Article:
Toys.com Loses Google Ranking

Toys ‘R’ Us loses search traffic from Toys.com domain name.

As I predicted a couple weeks ago, Toys.com has been de-indexed by Google because the domain is forwarded to ToysRUs.com. Now the value of Toys ‘R’ Us’ $5.1M purchase of Toys.com has been relegated to type-in traffic and potentially some of the inbound links to Toys.com.

The type-in traffic is valuable, but now the company doesn’t hold a lock on the #1, #2, and #4 positions in Google for the term “toys”. Its competitors, including Amazon.com, have a chance to creep up. Toys ‘R’ Us could have used 301 forwards on specific pages of the Toys.com web site to enhance its long tail product search.

It also appears the toy company could use some help managing its domain names. For example, it owns the typo ToyRUs.com (no ‘s’ on end of “toys”), but it doesn’t resolve or forward to the company’s web site toysrus.com. According to Compete.com, this simple typo gets over 60,000 unique visitors per month.

Although Toys ‘R’ Us registers its domains with Mark Monitor, it appears to not use its typosquatting services, as evidenced by the many typos of ToysRUs.com owned by unrelated parties.

Comments

  1. says

    Nice catch on the Typo ToyRus.com and it’s misuse. I often scratch my head and wish it was easy to contact these companies as a domain consultant to offer advice!

    eLoan.com’s eLoans.com needs it as well as many thousands of other big co’s that fail with assets they already own!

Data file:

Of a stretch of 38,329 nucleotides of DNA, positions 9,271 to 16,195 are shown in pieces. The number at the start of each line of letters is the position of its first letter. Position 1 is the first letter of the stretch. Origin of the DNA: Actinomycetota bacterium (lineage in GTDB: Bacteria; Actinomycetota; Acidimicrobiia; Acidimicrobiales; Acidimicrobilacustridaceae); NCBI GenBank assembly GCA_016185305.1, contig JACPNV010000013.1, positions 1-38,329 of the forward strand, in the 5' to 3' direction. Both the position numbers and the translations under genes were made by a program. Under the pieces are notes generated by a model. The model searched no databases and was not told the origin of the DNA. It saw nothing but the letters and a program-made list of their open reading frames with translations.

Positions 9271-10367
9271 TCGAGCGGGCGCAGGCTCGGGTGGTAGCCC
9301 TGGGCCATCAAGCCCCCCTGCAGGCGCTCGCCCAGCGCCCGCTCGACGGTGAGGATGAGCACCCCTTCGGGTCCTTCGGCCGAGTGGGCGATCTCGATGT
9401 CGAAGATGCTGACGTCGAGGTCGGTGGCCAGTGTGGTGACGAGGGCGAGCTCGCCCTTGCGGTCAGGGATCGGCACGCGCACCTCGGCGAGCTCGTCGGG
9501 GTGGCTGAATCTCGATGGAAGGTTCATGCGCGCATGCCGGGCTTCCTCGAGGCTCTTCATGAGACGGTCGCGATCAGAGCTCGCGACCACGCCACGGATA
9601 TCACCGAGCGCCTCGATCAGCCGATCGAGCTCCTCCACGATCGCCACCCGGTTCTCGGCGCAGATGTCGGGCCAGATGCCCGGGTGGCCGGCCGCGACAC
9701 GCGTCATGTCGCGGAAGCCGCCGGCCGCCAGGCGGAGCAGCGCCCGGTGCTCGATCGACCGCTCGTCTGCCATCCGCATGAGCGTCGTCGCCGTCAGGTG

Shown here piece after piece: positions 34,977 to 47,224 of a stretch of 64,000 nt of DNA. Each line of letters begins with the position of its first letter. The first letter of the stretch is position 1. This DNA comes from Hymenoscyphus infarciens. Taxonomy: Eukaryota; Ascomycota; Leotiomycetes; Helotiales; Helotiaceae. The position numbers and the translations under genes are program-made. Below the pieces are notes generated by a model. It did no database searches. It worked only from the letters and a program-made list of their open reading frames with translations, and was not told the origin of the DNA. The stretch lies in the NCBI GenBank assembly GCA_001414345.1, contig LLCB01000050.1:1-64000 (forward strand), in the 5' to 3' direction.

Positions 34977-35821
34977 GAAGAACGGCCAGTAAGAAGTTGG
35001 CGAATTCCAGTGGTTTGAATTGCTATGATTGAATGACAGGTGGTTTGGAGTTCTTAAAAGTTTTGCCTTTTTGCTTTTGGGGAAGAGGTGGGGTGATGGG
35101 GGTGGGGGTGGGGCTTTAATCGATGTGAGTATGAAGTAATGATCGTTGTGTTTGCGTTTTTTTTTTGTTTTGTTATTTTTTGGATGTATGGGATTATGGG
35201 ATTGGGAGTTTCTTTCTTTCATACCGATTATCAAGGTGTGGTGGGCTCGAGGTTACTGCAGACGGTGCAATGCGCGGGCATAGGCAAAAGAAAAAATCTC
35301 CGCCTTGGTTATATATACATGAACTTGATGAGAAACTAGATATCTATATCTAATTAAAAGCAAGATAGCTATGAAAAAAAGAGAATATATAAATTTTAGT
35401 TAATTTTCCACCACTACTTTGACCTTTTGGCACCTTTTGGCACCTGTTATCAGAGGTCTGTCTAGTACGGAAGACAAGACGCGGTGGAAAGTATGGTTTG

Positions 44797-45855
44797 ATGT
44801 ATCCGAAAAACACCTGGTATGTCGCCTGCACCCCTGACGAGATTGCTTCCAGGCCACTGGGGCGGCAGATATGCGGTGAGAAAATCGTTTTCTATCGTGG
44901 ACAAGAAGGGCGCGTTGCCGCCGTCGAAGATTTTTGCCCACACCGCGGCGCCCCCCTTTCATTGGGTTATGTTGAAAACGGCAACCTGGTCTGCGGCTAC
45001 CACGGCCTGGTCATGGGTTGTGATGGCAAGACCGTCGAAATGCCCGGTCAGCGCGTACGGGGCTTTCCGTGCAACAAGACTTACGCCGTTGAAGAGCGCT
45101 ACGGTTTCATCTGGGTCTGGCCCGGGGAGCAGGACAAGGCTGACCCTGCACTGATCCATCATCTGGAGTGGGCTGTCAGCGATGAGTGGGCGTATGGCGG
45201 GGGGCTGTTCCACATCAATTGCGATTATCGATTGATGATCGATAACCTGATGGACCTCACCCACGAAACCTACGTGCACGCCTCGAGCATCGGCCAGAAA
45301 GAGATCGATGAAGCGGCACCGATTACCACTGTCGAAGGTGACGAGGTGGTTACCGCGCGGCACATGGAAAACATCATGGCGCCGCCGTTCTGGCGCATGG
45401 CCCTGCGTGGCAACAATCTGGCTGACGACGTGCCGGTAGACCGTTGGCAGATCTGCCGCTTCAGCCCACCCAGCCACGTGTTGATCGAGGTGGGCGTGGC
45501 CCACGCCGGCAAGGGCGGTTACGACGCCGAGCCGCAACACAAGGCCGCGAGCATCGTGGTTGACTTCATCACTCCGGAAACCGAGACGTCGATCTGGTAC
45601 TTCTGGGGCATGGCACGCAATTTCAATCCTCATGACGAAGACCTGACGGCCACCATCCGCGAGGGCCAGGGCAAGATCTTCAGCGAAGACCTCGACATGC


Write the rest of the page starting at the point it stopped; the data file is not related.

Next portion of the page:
A domainer/domain consultant would be well worth a small fee to get advice from!

  2. Gary says

    Things don’t get a lot better here in Blighty.

    Toys.co.uk does forward to ToysRUs.co.uk

    but ToyRUs.co.uk is squatted on and parked (although not showing a lander anymore, looks like it was cancelled by NameDrive)

  3. says

    That’s just goes to show every company should have a Domainer or Seo person on board to avoid these kind of issues. Simply amazes me that a company with there buying power and they acquire such a great name to just simply let it fall out of google.

    Great story and I’m subscribing to your feed as well….Thank you

  4. says

    That’s why Monster.com has been running Jobs.com as a separate site since the day they bought it. The one exception was when they started forwarding it to jobs.monster.com. It took just a few days for Google to drop them from the rankings, and then magically Jobs.com was its own site again :) Rankings were restored soon after.

  5. says

    It is very scary they dont employ someone who know this,

    i mean a billion dollar company ? not having the sense to benefit rightfully from a 5.1m purchase.

    i think your’e right, having 1 domainer on there staff at, what $60/70/80,000 a year ? would make them 3-4 times that amount :)

  6. jojo says

    I think people can always resubmit the domain to google again. Build it again, avoid the duplicate content, and google will give the domain a life again.

  7. says

    I wouldn’t be surprised if the decision to redirect/shutdown Toys.com was made by an internal team that never even considered SEO. This happens A LOT at larger companies that don’t understand SEO and don’t address it in every dept and in every related process.